November – December 2017
The Nevada Fish and Game Commission Introduces Game Birds From India
By DAVE MATHIS
This story originally appeared in the January/February 1962 issue of Nevada Highways and Parks.
When he came to work as an upland game biologist for the Nevada Fish and Game Commission in 1952, Glen Christensen had no idea that he would one day be living half a world away in a remote section of India. But this is exactly where he found himself in 1959 after he was selected for an unusual and challenging assignment-to go to India on a quest for exotic game birds which might adapt to the desert country in southern Nevada.
“Exotics,” as they are called by game management experts, are species of birds not native to the United States nor, in most cases, to North America. One of the best-known exotics in this country is the pheasant, a sporting bird brought from China and released here during the early 1900s. Another exotic which today thrives in Nevada and other western states is the chukar partridge whose original homeland is in northern India, Pakistan, and Afghanistan. Both the pheasant and the chukar, which was introduced into Nevada in 1935, offer convincing evidence that carefully selected foreign birds adapt well to this area.
Spurred on by its success with these birds, the Nevada Fish and Game Commission continued its search for other types of exotics to fill game voids in the state. Particularly the Commission was eager to find birds suitable for southern Nevada where over a third of the state’s hunters reside, yet which is the only portion of the state where upland game is in short supply. The chukar, which so prolifically adapted to most counties in Nevada, failed to find the southern part of the state to its liking. What was needed here was a game bird which would adapt to the hot, arid environment in Clark and parts of Lincoln and Nye Counties. Culmination of the Commission’s efforts was the project started in 1958 which took the Christensens to India.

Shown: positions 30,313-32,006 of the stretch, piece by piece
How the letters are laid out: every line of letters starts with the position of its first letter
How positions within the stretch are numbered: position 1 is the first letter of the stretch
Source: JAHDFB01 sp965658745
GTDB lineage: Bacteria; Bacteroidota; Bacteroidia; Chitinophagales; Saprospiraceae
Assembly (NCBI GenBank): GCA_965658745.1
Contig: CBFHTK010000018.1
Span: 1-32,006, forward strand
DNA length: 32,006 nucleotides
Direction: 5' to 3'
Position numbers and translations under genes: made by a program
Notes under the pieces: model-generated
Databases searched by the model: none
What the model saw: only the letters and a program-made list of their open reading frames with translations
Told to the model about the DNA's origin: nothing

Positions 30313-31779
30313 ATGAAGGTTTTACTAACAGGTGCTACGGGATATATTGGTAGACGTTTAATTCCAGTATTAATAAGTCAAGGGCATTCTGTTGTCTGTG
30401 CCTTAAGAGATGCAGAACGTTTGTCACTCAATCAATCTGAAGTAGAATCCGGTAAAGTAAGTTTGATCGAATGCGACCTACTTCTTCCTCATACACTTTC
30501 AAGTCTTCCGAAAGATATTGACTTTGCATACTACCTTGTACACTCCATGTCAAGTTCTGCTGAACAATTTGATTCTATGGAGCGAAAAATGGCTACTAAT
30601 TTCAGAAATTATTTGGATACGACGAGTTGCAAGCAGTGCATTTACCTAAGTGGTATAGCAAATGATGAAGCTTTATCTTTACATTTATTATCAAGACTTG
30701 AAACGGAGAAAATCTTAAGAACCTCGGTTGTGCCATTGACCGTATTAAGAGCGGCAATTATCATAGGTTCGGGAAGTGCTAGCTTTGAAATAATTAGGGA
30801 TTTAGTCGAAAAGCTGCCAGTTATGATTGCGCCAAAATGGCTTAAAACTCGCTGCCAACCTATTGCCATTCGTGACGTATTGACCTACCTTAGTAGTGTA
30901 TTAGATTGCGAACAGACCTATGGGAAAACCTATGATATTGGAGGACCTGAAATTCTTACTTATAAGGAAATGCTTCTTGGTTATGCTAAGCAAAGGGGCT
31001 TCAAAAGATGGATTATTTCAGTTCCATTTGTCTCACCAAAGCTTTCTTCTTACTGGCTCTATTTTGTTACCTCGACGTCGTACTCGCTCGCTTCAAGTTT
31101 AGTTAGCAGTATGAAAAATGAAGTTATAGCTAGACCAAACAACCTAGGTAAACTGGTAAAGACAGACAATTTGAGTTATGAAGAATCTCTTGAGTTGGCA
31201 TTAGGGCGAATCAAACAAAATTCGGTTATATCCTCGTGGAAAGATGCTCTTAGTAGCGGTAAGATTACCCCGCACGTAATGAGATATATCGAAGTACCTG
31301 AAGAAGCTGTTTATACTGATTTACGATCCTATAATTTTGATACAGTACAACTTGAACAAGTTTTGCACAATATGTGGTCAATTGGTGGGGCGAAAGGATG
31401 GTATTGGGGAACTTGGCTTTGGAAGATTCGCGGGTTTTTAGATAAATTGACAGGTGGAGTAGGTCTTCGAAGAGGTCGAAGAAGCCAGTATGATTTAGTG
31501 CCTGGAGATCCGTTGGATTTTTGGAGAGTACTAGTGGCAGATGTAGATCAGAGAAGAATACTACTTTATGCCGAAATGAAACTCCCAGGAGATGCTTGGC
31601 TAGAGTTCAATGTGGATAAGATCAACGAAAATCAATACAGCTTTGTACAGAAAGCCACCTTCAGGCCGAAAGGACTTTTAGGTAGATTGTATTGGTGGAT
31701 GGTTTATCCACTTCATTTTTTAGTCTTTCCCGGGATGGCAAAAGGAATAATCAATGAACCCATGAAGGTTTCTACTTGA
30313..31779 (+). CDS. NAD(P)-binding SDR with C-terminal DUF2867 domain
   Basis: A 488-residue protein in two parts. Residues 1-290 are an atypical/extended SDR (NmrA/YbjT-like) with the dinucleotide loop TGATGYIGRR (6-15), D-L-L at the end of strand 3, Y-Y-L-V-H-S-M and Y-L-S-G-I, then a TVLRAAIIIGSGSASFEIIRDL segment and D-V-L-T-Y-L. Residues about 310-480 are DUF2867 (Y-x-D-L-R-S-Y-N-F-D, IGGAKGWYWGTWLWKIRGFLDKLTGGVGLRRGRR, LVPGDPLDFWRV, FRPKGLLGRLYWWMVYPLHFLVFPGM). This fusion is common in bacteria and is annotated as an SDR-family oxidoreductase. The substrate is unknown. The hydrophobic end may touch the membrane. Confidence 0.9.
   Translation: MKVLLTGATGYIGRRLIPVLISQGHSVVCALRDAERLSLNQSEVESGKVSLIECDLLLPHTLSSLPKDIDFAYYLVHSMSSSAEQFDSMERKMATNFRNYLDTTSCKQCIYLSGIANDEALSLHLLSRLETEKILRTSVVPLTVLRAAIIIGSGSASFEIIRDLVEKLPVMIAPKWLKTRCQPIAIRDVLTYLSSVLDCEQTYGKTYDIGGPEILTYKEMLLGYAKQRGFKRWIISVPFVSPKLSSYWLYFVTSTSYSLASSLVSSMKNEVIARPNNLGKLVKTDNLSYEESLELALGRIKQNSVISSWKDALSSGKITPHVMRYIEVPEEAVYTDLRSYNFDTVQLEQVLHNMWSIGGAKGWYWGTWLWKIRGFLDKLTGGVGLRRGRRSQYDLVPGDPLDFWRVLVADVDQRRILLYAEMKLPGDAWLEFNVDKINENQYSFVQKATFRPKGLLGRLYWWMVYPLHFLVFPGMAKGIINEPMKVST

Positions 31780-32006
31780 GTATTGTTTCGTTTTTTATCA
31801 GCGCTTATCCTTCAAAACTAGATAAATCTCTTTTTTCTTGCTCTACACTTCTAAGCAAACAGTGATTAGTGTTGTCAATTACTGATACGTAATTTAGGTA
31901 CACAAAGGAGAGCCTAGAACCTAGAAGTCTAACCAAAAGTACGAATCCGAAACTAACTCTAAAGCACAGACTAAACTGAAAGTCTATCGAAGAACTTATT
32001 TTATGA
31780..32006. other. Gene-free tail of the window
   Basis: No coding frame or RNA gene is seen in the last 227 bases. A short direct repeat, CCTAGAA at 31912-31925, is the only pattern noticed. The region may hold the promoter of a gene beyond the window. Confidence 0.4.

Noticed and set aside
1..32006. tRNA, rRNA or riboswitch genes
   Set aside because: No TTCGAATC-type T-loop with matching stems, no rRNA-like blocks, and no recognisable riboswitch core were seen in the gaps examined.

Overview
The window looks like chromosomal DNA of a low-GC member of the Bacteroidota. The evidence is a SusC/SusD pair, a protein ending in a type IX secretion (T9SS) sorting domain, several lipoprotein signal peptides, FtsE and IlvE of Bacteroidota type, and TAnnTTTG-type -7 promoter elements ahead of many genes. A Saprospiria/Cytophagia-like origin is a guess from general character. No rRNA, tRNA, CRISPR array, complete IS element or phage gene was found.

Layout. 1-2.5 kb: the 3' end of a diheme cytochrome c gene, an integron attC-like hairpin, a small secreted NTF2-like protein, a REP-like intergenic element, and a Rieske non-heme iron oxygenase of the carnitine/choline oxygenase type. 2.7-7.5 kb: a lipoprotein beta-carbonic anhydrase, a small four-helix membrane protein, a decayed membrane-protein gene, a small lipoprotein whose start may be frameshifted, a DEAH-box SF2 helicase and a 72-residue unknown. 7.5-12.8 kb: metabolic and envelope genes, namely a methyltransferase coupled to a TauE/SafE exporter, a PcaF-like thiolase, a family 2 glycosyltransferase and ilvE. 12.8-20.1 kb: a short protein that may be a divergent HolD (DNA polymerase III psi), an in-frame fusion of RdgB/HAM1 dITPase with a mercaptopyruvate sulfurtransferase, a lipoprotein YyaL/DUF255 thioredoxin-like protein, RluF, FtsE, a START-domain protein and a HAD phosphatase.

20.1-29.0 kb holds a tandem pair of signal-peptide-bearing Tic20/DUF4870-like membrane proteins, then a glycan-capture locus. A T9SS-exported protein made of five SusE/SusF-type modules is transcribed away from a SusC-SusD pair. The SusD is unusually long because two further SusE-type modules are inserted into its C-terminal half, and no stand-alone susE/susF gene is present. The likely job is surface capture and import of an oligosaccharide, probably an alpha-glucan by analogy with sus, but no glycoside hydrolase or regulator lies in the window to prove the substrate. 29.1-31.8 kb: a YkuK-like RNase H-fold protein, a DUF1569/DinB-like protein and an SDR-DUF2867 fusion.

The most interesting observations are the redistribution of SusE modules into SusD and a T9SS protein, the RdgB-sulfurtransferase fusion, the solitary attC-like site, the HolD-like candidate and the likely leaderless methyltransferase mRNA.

The fruits of Glen’s labors are impressive. He trapped and sent to Nevada over 5,000 exotic game birds of four species-the grey Francolin, the black Francolin, the common Indian sandgrouse, and the Imperial sandgrouse. The Francolins are relatives of our chukar and quail and fall between the two in size. The sandgrouse are members of the dove family. The common grouse is a bit larger than our mourning dove, while the Imperial is considerably bigger. The birds were flown from India to Nevada, taken to the Commission’s Mason Valley wildlife management area to recuperate, and then were released, for the most part, in southern Nevada. Only a small number of greys and blacks were turned loose further north in the Mason Valley vicinity.That year the Nevada Fish and Game Commission, in cooperation with the U. S. Bureau of Sport Fisheries and Wildlife and the Wildlife Management Institute, decided to experiment by bringing in Indian birds. Earlier the Commission had unsuccessfully attempted to secure exotics from commercial game farm operators in the U. S., from overseas exporters, and from the U. S. Bureau of Sport Fisheries and Wildlife. None of these sources was able to provide the right species in the quantities needed for a successful release attempt. By sending its own expert abroad, Commission officials thought that the right bird could be “hand-picked” from terrain similar to Nevada’s. Glen Christensen was the man for the job. A Reno resident and graduate of the University of Nevada, he had written a biological bulletin on chukar in Nevada and was a recognized authority on the subject. With his wife and two children, he departed for India in January, 1959. Jodhpur was selected as headquarters for the project since it was situated on the extremities of the great Indian or Thar Desert country, some 400 miles southwest of New Delhi, which is similar in many respects to the southern Nevada area. Glen’s task was to trap native game birds in this arid region and prepare them for shipment back to Nevada. As far as is known, this is the only project of this type ever sponsored by any state fish and game organization in the country.